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8.4.1 Critique of survey research and statistical analysis
There is a tendency to think that once data has been quantified that the research is somehow more ‘objective’. This is a fundamental error of judgment on three levels: epistemological, theoretical and pragmatic.

First, epistemologically (see Section 1.6), the objectivity attributed to ‘social facts’ is a positivist perspective that is challenged by phenomenological and critical perspectives.

Second, theoretically, the construction of hypotheses and the operationalisation of concepts are based on preconceptions of the nature of the variables subsequently analysed. The validity of the operationalisations are rarely examined in details and are often convenience operationalisations that are presumed to address the theoretical issues.

Furthermore, the testing of fairly simple hypotheses is assumed to provide a solution to a complex theoretical issue on the grounds that all relevant other factors have been controlled, when, in practice, only those factors that the researcher presumed may be relevant have been taken into consideration in the research.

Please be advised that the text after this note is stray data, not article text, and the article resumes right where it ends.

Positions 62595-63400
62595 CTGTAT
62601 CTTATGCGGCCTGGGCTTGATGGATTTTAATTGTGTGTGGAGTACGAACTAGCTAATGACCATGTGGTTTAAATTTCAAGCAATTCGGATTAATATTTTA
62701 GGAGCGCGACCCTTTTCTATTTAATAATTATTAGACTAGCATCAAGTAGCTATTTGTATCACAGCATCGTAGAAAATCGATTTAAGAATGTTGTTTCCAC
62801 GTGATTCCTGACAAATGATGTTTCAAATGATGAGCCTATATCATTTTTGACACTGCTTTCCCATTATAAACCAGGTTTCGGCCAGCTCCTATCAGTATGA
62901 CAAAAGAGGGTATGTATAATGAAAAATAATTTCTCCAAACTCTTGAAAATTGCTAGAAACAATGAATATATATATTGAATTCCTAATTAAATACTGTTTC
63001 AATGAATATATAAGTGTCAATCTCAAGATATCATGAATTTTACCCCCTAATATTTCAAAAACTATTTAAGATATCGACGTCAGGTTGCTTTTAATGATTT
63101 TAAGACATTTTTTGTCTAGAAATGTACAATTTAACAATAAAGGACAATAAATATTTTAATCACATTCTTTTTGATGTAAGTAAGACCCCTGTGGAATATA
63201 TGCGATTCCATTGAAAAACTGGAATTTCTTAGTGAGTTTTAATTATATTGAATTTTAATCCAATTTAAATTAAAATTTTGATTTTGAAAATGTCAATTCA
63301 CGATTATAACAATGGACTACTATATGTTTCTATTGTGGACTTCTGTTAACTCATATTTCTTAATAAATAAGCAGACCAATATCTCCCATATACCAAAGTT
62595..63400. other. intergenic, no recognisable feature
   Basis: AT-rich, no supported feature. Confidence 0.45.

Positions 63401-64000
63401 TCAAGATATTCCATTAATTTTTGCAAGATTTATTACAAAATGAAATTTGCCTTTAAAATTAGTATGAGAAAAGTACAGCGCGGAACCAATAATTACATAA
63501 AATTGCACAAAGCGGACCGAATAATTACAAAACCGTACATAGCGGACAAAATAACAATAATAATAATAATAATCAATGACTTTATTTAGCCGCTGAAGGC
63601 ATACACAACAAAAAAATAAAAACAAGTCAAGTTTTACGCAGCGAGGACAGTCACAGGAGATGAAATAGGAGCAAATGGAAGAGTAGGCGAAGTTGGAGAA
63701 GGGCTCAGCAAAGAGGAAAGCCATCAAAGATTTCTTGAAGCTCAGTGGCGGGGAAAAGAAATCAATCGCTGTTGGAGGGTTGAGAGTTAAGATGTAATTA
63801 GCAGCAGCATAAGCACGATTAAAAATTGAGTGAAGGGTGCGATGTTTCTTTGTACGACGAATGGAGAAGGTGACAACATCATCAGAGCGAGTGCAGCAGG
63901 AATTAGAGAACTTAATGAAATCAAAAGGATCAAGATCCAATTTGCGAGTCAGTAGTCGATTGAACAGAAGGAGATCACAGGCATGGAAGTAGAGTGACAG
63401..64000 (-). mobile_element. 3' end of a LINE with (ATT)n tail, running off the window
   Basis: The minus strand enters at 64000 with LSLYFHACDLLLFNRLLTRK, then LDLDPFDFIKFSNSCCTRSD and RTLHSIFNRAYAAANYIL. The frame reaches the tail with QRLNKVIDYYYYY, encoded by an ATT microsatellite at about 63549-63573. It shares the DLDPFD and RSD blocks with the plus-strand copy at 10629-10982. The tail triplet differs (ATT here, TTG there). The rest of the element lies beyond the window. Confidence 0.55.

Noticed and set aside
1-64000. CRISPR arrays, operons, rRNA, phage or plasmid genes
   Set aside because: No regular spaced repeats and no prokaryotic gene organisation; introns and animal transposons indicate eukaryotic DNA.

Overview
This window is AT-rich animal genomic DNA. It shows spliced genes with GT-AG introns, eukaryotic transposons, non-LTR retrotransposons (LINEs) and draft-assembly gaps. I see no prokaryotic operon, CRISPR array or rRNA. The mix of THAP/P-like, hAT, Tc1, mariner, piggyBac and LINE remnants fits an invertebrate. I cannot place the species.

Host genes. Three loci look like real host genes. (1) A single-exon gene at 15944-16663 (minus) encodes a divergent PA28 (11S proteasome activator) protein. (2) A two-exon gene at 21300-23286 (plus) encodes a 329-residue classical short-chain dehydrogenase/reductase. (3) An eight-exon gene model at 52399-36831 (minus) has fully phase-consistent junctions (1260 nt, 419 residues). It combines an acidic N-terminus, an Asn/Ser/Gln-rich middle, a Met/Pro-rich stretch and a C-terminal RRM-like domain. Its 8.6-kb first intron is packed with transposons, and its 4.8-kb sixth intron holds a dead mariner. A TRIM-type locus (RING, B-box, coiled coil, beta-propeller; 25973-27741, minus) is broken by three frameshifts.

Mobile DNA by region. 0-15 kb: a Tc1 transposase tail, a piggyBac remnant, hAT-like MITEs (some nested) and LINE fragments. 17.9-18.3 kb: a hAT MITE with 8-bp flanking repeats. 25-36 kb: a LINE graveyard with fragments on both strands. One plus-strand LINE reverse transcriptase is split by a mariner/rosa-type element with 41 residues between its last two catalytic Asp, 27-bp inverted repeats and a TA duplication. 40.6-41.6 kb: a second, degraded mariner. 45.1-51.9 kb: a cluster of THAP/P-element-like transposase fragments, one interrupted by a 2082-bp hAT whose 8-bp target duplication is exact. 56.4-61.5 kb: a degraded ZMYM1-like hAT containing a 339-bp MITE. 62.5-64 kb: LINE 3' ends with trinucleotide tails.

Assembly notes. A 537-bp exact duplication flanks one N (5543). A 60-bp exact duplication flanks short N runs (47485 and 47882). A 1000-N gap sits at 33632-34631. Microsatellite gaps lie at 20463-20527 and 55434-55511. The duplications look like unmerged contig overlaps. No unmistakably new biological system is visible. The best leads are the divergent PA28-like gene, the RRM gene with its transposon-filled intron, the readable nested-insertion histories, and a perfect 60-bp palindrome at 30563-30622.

There is another dimension to the theoretical concern and that is the political nature of research. The Radical Statistics Health Group (1980), Stephen Fothergill and Jill Vincent (1985), Paul Connolly and Barry Troyna (1997), Daniel Dorling and Stephen Simpson (1999) and Suzanne Hood et al. (1999) all provided warnings in the last century about the political nature of social survey research and the hegemony of statistical analysis. All reveal how so-called objective quantitative analysis is politically biased, for example, by the terms of reference being limited so that only certain things are looked at, or by using convenience statistics that exclude sections of the population (such as how statistics that excluded women were used by a Conservative government in the United Kingdom to legitimate the privatisation of pensions). In essence, the message from these critics is that all statistics are political, and therefore one should always question the evidence and not accept it because it is couched in numerical terms: examine the methodology.